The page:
Short walks – a bit of snow and fun for the “girlies” – that about sums up the past ten days.
We walked a different path in Eynort Forest the other day. Past our usual stopping place and on towards the end of the track – a gate stopped us from going any further. We needed a change really from the predictable. The weather had been foul previously but the day we decided to do this walk was relatively ok – as mid January days go.
There’s an old track best followed in winter/spring if you are here then, as at any other time this is too overgrown to even find. Right now all the understory vegetation has died down so its a wee bit of an adventure really.
This “path” is off the main circular trail so if you find yourself on it – go on – explore! Its fun wandering about where no one else goes.
The sheep have finally been moved out of the field behind my house. So after a couple of very rainy days and a wee dump of snow we ventured into this gloriously free and open space! Wee note for dog owners: if when you visit there are sheep in this field you may only be able to use it if your dog is kept on a leash.
One of the sweet joys of winter – yes there are some – are the late sunrises. When we’re not wrapped in low cloud, these can be quite spectacular even when the cloud layer is relatively low. Whats more, you don’t have to get up early to see them either as they happen around the 09:00 mark – really quite civilised I think.
The other joy is snow, beautifully cold and dramatic, it can sweep in over the hills, draping everything in a cool white blanket. It transforms the mountains into a winter wonderland and the forests and fields into alien landscapes where you get to see things you normally wouldn’t, due to the sharp contrasts between light and dark.
There are rabbits footprints that wander up and over my lawn, and when the snow is thick enough on the ground, and if I can beat the dogs outside, the light and delicate tracks of birds can also be seen as they search for food – Hooded Crows, Blackbirds, Robins and Thrushes especially! (There will be more about the birds in this garden in my next blog as this weekend is RSPB – Big Garden Bird Watch)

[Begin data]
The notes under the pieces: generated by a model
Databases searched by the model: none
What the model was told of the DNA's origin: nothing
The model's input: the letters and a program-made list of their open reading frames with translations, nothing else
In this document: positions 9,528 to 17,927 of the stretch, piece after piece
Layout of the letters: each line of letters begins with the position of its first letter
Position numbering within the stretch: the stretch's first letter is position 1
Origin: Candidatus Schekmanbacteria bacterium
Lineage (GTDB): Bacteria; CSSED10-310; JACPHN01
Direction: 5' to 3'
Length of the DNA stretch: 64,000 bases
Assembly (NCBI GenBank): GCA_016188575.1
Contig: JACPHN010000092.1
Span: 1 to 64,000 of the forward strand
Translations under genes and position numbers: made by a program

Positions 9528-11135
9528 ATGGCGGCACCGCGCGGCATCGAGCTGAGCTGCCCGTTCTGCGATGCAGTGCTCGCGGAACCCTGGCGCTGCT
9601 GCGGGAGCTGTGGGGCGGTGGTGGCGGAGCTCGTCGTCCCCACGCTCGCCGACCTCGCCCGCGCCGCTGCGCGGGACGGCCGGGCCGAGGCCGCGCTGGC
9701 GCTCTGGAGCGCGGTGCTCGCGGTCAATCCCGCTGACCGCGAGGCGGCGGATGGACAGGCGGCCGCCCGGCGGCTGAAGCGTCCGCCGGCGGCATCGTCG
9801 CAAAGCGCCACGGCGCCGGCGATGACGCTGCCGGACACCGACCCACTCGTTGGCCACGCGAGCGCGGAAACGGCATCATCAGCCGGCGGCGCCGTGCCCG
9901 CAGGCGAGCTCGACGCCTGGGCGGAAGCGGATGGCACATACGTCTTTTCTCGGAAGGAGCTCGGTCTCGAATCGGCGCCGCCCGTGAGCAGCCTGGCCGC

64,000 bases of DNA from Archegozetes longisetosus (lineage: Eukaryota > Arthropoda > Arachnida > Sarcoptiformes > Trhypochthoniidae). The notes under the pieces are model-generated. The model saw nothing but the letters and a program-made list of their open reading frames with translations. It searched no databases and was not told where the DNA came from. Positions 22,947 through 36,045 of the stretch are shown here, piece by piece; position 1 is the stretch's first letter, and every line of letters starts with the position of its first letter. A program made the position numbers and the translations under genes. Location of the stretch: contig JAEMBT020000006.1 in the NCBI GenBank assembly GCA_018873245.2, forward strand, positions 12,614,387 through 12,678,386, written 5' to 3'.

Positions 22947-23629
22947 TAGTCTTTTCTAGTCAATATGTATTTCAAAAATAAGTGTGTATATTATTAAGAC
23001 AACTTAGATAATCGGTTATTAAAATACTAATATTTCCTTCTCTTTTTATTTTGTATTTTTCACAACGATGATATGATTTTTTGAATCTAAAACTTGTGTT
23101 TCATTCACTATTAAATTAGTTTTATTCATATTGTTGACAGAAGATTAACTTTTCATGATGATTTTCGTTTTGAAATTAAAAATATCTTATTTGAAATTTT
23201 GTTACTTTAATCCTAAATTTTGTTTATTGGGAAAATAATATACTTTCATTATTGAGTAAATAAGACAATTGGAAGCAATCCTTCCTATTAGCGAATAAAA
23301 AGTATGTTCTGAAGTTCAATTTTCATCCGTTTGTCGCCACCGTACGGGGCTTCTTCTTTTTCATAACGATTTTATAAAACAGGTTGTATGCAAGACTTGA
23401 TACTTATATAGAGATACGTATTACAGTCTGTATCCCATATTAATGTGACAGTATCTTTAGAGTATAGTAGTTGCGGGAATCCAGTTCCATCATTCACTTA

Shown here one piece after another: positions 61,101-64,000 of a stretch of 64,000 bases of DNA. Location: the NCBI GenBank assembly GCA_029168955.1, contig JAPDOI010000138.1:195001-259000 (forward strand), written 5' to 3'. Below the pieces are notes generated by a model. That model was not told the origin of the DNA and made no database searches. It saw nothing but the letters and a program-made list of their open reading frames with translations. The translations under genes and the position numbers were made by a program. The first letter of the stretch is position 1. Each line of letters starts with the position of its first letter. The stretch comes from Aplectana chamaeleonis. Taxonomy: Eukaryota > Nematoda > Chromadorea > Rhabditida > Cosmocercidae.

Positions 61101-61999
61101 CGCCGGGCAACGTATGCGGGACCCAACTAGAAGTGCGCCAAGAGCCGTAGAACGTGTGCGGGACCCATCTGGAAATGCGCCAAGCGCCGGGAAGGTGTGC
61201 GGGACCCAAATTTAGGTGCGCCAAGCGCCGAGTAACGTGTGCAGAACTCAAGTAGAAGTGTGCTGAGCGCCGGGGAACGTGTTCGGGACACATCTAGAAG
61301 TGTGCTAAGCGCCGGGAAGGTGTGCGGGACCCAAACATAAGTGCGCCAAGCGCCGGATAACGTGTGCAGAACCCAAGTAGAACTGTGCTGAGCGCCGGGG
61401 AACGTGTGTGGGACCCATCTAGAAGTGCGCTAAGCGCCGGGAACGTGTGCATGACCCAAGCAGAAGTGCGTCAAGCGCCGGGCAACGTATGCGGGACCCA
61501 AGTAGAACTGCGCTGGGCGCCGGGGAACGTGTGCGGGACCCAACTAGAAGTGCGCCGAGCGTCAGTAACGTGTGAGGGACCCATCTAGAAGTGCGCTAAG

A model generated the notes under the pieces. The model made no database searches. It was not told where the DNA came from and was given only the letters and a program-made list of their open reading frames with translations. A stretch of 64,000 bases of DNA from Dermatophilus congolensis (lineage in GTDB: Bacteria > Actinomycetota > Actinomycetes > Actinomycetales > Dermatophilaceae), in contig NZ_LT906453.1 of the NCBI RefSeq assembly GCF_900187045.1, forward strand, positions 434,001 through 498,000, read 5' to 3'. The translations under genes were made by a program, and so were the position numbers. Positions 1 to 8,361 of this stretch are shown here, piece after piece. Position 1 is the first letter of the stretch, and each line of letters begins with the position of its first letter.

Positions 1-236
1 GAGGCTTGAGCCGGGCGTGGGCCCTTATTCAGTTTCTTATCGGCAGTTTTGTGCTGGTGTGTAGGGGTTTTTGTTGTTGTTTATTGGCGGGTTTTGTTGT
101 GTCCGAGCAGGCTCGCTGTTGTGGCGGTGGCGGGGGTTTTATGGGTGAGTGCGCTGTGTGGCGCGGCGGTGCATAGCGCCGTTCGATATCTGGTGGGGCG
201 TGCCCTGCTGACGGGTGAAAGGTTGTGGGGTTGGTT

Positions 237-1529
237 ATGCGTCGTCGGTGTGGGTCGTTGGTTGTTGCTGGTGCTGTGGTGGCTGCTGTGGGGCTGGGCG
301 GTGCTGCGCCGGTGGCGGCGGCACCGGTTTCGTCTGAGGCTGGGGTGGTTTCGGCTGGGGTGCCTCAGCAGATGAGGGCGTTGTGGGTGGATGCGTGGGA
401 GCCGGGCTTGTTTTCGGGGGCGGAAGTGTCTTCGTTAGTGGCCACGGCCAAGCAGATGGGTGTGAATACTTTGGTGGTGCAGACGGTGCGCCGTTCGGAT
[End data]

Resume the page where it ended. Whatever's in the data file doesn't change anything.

Come Sunday it was very cold but dry and sunny so I drove the “girlies” to Dunvegan Woods. These are just off the carpark at Dunvegan Castle – you can’t miss the entrance and it’s a nice walk, whichever route round you end up taking.
Again, as in Eynort Forest, if you see a path off to the left or right, follow it. One such path leads down to the Castle River and then back up to the main path which turns into a forest track and goes for some way across the managed Haelaval Forest. If you look at an Ordnance Survey map for Dunvegan you will see the path clearly marked. Another such path on the way back to the car park via a right hand fork, leads off to the left and takes an indirect route through trees and eventually opens out onto the road that passes the Castle. Turn right and it leads back to the car park.
Of course you can carry on walking along the main path and it will bring you out onto a road to Dunvegan Farm and then, turning left, onto the road that leads back to the car park, it’s slightly longer that’s all. Whilst your dog may have been off the lead in the woodland, dogs do need to be put back on the lead once the path itself runs out as cars etc. can be travelling quite fast along the lanes and there are several bends, so keep your dog close.
This walk like many others can be as long as you wish it to be more or less. But it’s a nice wee walk if you have a dog who has been walking patiently with you through the Castle Gardens and now needs a decent run.
On a hot summers day it is beautifully cool through here and the woodland smells of damp earth and warm grass are quite soothing. Watch out for a photo blog exclusively about this lovely, ever changing woodland through the seasons.